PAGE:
Remote and hybrid work is now the new normal, resulting in a wide range of alternatives to help us do business remotely instead of making the trip. Equally, every aspect of the travel experience is changing, leaving business travel at an interesting crossroads.
But it seems that despite the availability of alternatives like Zoom meetings, business travel remains an important way for people to connect and will never be fully replaced. In fact, according to the International Air Transport Association (IATA), the number of air passengers is set to exceed pre-Covid-19 levels in 2024. So now is a good time to reconsider and revamp your travel program for the future.
Making the go-no-go travel decision
Because travel is typically the biggest contributor to an organisation’s environmental footprint, reducing the number of trips will contribute to achieving overall sustainability and corporate social responsibility goals.
Firstly, deciding to travel or not is ultimately a business-driven decision. If, for example, your business relationship is already well-established, some meetings could be replaced by a video call, reducing the need to travel.
Equally, internal meetings can also be managed remotely instead of hopping onto a flight.
Usually, short trips and internal travel are the most easily replaced by virtual tools. Once you have decided on the criteria for the no-travel decision, we recommend that you detail the available communications tools and provide relevant links to access them in your travel policy. This will help to guide employees to make the right decision.
For most businesses, though, it is still important to meet in person for important discussions, to close a deal, or to build connections. Here, big consulting and finance firms are leading the way in getting back to see customers face-to-face.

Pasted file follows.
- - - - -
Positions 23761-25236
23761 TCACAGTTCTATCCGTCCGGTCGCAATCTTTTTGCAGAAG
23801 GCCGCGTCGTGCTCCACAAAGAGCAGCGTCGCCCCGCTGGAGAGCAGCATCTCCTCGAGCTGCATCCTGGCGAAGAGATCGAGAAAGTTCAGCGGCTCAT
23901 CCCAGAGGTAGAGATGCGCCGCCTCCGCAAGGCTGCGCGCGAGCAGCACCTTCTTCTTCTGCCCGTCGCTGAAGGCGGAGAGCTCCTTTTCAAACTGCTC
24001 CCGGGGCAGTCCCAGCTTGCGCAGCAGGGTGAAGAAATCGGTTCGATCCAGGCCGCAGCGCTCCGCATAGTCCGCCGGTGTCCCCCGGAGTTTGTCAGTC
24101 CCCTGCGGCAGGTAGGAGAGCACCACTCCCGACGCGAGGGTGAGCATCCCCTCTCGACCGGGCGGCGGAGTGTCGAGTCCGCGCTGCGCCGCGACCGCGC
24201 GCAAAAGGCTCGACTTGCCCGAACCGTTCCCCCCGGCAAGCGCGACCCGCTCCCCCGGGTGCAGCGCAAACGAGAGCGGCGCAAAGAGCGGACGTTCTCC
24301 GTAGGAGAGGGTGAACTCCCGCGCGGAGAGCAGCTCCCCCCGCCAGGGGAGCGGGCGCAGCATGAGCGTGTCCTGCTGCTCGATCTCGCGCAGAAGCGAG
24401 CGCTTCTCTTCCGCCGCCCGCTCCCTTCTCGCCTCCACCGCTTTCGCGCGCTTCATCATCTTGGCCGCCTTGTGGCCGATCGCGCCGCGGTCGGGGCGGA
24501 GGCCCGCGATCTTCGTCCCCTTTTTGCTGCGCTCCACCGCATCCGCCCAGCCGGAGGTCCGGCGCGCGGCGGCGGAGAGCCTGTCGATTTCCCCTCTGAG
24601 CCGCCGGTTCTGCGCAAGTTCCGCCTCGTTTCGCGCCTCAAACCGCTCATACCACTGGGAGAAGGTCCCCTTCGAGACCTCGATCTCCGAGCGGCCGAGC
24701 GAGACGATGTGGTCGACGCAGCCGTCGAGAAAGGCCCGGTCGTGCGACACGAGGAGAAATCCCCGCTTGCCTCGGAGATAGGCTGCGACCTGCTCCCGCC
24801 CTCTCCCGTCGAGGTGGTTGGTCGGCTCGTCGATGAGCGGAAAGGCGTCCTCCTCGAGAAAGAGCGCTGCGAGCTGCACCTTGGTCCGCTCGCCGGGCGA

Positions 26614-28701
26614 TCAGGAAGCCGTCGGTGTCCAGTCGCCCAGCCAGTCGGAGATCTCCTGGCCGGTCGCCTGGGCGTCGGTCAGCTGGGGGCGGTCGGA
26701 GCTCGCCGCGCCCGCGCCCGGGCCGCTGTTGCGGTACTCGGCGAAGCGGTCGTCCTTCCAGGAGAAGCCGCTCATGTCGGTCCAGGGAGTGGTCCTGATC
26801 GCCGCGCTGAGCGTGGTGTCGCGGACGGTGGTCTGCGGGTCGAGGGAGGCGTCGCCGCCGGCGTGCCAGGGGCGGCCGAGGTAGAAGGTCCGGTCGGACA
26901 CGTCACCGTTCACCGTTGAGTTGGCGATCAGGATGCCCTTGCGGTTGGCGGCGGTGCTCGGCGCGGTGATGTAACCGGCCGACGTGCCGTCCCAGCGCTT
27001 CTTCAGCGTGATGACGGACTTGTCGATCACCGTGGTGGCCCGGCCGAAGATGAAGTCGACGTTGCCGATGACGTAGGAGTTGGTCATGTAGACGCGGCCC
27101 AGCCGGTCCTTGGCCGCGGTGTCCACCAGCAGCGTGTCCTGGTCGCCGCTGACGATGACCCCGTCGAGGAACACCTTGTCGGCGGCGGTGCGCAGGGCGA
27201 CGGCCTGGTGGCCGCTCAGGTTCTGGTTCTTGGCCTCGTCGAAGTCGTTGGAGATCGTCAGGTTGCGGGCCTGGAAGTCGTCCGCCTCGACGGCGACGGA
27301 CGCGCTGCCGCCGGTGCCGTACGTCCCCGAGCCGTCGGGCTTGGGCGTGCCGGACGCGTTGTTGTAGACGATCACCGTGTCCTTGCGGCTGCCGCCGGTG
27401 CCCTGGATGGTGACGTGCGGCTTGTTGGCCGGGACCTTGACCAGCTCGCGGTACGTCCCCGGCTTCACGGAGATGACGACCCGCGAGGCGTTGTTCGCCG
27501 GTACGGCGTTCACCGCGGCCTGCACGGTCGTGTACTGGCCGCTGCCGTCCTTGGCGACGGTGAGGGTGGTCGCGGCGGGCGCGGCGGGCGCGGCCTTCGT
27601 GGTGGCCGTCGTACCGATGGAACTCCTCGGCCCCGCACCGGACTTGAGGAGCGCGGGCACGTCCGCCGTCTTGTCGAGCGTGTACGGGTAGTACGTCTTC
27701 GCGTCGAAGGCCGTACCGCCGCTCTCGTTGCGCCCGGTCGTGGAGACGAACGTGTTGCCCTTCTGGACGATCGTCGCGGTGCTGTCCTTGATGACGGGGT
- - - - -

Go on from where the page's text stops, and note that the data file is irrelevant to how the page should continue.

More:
One of the biggest shifts we’ve seen once the decision to travel has been made is the move to making more sustainable choices. For example, discouraging one or two-day trips, limiting travel to essential trips that are several days long, or combining several trips into one will help reduce emissions and increase productivity.
Make the most environmentally friendly choice
As well as reconsidering the purpose of a trip, it’s also worth reconsidering what action you can take to reduce your carbon footprint.
Many travellers, particularly in Europe, are replacing air travel with train travel. Not only does this alternative offer better connectivity, but short of cycling to your meeting, rail transport is much more efficient than road or air transport.
In fact, the French government was the first large economy to ban short-haul flights in a bid to reduce carbon emissions earlier this year. The ban applies on routes that can be travelled via train in under two and a half hours, which affected flights from Paris to destinations like Bordeaux and Lyon. Similarly, this month a report from “The Intergenerational Foundation” is calling for the UK Government to follow suit where routes are available via rail under 4.5 hours.
In air, that means prioritising relationships with suppliers investing in new aircraft for their fleet. For hotels, it’s about identifying eco-friendly accredited hotels or avoiding resorts, which can use up to 2X as much water per room per day as a regular hotel.
Here are three ways to consider incorporating sustainability into your travel policy to ensure sustainability is part of your business travel decisions:
- Educate your travellers about sustainability and help them understand the truth behind today’s sustainability trends.
- Highlight how travel decisions align with your sustainability efforts in the travel policy.
- Expanding the definition of sustainability in your travel policy to include employee satisfaction, E.g., Promote benefits your travellers receive from sustainably approved suppliers
Contact your Rennies BCD Program Manager for more information on Sustainability initiatives and customised carbon emission reporting.